In recent months, a group of Gospel music pioneers came to USC to get a peek at the Gospel Music History Archive, a joint project of the USC Digital Library, the Center for Religion and Civic Culture, and the Black Voice Foundation for Media, History and the Arts. The visit was an emotional one for me.
For the past five years, Matt Gainer, Tim Stanton, and Giao Luong, and I have been working to make this project a reality. During that time there have been many fits and starts but the vision to create a high quality digital archive tracing the growth and development of Gospel Music and the expressive culture of the African American church has remained the same.
Coupled with the Pentecostal and Charismatic Research Archive, which will include a substantial set of materials from the Church of God in Christ, GMHA is part of a larger effort by CRCC to chronicle the African American religious experience. For me the work is about giving scholars, congregants, filmmakers, journalists, and the general public access to the materials needed paint a more nuanced picture of Black life in America.
Almost 10 years ago, I set out to write a book about an obscure early Gospel musician named Arizona Dranes. Once I listened to a reissue of her collected works from the Scotland-based Document Records, I was hooked. The best way I can describe her music was to use the term “Gospel Rag.” In terms of instrumentation, a Dranes composition sounds like it came from Scott Joplin, the king of Ragtime. In terms of lyrics, her music is definitely Holiness-Pentecostal.
As I searched to find other links that might help uncover Dranes’ story I ran across a number of other musicians who shared her penchant for confounding the sacred and the secular. Perfecting a genre often referred to by scholars as the “Holy Blues,” I soon found out that other performers such as Utah Smith, Ford Washington McGee, and Blind Willie Johnson all shared the same denominational affiliation as Dranes—they were all members of the Memphis-based Church of God in Christ (COGIC).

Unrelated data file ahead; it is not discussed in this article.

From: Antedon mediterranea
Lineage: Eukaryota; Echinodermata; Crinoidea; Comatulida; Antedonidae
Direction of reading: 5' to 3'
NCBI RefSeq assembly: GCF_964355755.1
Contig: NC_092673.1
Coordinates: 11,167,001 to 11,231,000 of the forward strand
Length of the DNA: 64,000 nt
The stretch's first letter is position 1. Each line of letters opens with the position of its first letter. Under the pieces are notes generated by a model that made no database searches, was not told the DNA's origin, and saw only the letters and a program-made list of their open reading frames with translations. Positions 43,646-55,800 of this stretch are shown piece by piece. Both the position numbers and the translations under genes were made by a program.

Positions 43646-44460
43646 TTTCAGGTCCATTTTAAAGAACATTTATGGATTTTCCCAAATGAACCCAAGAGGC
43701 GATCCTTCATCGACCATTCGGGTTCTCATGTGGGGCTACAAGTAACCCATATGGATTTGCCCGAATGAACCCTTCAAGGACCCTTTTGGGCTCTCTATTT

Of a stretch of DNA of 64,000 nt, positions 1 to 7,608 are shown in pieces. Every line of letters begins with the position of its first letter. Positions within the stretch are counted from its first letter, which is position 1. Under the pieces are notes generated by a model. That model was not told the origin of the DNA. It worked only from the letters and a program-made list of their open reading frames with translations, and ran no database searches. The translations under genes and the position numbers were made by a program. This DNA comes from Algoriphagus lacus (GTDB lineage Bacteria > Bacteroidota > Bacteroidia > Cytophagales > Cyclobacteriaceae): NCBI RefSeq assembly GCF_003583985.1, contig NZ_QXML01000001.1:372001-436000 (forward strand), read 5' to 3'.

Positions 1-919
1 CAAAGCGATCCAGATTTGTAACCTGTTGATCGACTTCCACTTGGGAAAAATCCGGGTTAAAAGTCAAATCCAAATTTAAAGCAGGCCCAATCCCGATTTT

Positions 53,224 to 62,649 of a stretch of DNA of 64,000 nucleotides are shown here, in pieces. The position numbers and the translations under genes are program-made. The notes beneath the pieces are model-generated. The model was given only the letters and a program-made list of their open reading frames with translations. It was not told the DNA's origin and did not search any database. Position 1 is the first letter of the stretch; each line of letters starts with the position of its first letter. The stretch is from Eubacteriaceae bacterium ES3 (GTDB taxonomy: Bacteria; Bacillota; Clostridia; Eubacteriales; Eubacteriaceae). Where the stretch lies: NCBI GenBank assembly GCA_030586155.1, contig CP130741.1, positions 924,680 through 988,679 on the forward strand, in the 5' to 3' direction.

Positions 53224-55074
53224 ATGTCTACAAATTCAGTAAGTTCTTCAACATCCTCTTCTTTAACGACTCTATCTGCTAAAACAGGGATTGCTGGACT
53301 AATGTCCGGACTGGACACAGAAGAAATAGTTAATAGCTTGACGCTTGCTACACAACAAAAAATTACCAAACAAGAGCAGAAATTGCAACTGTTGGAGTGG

Once a peripheral religious group often ostracized for their austere lifestyle, COGIC is now the largest Pentecostal and largest African American Religious denomination in America. When I went to Memphis to view the church archives, I quickly found what I would find when I went to search for documents related to Gospel Music generally, there was no archive.
It was this hurdle that compelled me to first create the Gospel Music History Project and then to approach Donald Miller at CRCC about creating a digital archive focused on Gospel Music. Over the years we have endured administrative changes and a lack of funding, but the GMHA train has kept on chugging along.
With initial funding from the Zumberge Research and Innovation Fund and another grant from the Flora Thornton Foundation we were able to build the archive and begin populating it with content. In addition to song books, photographs, and traditional documents, we were also able to photograph and make audio and digital recordings of individuals and churches central to the music’s development in California.
One of these key pieces was Victory Baptist Church. Located just blocks away from USC at 48th and McKinley, Victory Baptist was a center of both musical and political expression for the throngs of African Americans who settled in the neighborhoods along Central Avenue after World War II. In addition to its legendary Pastor, the Rev. Arthur Atlas Peters, the church was also the first Black congregation to be featured on a weekly local television broadcast. Through its pulpit and choir stands passed some of the most important figures in Black life. Including the likes of Mahalia Jackson and the Clara Ward Sisters, it was from Victory’s pulpit that Martin Luther King Jr. addressed the national media following the assassination of Malcolm X.
The visit to USC included gospel pioneers Edna Tatum (famed Gospel announcer Â and host of KPFK’s Gospel Classics), Chicago-based musicians/directors Barbara and Ira Lynn, Seventh Day Adventist Elder Jerry Warren, Bishop L. Daniel Williams (former president of the Los Angeles Baptist Minister’s Conference) and CRCC’s Mark Whitlock (Pastor of Christ Our Redeemer A.M. E. Church). The legendary Rodena Preston, pianist and choir director, also joined the tour. Preston is one of the co-founders of James Cleveland’s Gospel Music Workshop and the sister of pop and soul icon Billie Preston. It was the visual of her mother’s hands, Pianist Robbie Preston, which opened every weekly Victory Baptist television show. To watch her reaction as she viewed the materials related to Victory and the beautiful photographs and compelling video that we created after interviewing her in 2008 was emotional for the both of us.
While I can’t describe what was going on in Ms. Preston’s heart, for me the day embodied all that the GMHA was supposed to be. Scholarly and entertaining, the subject matter was presented in a format that mirrored the deep level of respect that I have for both the music and the people that create it. It was that all too infrequent occurrence when a historical production actually connects with the people and communities that lie at the heart of the story.
Daniel Walker is a guest contributor with the USC Center for Religion and Civic Culture.